I can certainly identify with that.

    The first boat that I ever owned was a sailing scow I built myself.

    It's plan for was a perfect rectangle.

    On its first successful sail, it stuffed a wave. The boarding sea lifted a 20 lb navy anchor and set it gently on my lap.

    During another outing, the Lee corner of the bow dug in, and the weight of the water that came on board quickly capsized the boat.

    A scow bow, or perhaps more accurately, a pram bow, does not only have a transom high enough to provide ample buoyancy, but has a curved transom/bottom joint, to keep the Lee corner from digging in.

    Also, a pram bow would be half as wide as the boat or less.

    San Francisco Bay Pelican sailboats had a similar bow, and IFIRC, never had a problem with stuffing a bow.
     
  8. Doug Halsey
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    Doug Halsey Senior Member

    Yes, it's important not to lump all scows together as if they were the same.

    Here are three very different designs - all of them scows (Y-Flyer, Southeaster, OptimistPram):
    Y-Flyer_Scow.jpg Southeaster_Scow.jpg OptimistPram_Scow.jpg
     
  9. CT249
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    CT249 Senior Member

    As far as I've been able to find out, from a LOT of historical digging (see for example Pt 1.14:”A radical departure”: the scow https://sailcraftblog.wordpress.com/2016/10/08/scows-21-sept/) the scow and pram are, at least in racing terms, quite different beasts. When the scow really arrived in racing in the 1890s, their line of development was from the flat Raters. Clinton Crane and George Duggan made the line of development pretty clear, as does the ILYA history.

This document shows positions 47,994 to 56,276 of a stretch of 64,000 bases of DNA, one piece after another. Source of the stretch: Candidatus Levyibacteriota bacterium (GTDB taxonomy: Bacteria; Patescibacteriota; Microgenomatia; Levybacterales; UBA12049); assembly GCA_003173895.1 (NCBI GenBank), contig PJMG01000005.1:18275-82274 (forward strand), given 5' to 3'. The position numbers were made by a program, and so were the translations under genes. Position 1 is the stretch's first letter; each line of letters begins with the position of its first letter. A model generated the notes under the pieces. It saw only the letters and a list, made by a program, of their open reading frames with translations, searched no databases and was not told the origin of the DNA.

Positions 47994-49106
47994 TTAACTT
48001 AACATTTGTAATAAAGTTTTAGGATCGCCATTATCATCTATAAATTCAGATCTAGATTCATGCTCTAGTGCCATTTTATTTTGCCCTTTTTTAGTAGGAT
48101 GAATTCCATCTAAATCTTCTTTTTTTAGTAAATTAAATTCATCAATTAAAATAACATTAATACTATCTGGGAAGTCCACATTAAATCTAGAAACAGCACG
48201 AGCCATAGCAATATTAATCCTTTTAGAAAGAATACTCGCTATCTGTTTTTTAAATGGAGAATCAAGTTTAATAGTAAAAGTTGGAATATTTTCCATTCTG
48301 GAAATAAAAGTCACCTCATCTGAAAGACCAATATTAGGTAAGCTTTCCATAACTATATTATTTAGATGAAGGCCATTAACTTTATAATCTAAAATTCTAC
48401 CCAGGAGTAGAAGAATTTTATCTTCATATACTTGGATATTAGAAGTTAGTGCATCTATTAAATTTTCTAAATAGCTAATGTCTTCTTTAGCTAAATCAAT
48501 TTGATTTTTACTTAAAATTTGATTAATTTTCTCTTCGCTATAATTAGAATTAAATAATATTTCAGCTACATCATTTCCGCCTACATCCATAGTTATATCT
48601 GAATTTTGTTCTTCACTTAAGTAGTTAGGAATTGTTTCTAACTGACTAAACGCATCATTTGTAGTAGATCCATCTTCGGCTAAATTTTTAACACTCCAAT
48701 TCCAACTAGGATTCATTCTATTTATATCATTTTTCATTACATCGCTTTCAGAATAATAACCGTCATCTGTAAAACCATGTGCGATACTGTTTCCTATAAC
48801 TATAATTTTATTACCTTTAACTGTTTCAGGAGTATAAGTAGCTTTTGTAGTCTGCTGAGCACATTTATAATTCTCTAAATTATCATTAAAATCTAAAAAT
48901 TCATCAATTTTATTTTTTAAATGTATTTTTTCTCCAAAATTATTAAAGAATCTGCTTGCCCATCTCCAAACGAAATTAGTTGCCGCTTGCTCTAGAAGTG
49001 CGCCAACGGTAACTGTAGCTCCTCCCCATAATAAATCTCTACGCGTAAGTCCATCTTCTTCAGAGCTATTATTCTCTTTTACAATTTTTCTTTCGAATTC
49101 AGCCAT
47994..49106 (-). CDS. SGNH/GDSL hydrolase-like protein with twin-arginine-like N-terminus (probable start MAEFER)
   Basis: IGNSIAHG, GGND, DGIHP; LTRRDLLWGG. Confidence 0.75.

The pram appears to follow a different line of development. While terminology and etymology aren't written in stone and the term has been used in different ways, as far as sailboat development goes they appear to be generally considered quite different; for example in Commonwealth nations we called scow Moths scows, but Mirrors, Cadets etc were called prams, as was the Optimist. I can't actually find anything on Google that calls an Opti a scow, even on the ILYA sites.